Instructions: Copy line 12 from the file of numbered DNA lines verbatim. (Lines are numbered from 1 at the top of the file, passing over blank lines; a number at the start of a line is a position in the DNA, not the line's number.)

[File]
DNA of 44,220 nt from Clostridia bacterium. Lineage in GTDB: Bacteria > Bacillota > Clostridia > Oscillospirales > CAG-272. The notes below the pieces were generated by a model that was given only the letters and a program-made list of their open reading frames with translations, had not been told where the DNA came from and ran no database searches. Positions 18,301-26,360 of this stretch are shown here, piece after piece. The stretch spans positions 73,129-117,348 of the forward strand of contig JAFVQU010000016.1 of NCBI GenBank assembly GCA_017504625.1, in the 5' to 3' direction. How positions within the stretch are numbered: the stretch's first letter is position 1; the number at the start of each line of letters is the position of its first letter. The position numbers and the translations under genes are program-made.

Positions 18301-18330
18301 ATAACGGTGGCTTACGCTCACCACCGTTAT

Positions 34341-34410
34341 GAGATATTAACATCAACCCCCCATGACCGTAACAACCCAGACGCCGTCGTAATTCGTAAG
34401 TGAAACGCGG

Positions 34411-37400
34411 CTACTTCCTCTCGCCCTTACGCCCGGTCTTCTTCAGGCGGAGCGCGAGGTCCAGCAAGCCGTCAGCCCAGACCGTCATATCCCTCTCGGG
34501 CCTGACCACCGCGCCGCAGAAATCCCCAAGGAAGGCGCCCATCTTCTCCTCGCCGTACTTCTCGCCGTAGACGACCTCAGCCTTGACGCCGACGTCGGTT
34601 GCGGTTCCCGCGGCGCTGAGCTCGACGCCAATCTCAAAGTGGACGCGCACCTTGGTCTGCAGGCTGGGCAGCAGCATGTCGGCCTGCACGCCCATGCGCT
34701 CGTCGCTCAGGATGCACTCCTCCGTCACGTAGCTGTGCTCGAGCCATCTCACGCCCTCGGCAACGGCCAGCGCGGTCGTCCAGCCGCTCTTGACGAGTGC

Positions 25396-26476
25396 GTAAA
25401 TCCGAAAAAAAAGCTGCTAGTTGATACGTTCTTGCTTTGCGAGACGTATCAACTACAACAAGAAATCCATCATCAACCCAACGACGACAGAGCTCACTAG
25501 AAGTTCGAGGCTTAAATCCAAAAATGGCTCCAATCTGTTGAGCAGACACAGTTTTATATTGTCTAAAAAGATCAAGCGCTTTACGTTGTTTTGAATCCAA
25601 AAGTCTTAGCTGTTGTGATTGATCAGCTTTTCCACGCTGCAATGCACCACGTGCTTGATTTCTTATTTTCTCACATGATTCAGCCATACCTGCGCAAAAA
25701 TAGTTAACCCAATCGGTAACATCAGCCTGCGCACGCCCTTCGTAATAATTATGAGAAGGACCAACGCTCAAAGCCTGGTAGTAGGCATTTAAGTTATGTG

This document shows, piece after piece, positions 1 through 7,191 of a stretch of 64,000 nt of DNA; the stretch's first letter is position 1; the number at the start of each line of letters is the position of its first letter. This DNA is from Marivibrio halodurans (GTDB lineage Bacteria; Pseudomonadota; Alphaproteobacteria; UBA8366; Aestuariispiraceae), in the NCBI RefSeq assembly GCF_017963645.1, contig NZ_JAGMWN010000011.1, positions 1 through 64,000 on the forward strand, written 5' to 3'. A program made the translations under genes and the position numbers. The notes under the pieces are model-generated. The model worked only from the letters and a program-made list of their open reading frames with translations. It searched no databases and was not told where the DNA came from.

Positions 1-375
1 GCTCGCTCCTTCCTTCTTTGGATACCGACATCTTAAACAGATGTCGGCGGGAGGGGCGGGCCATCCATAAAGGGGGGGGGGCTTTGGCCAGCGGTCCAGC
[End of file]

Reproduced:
Positions 25396-26476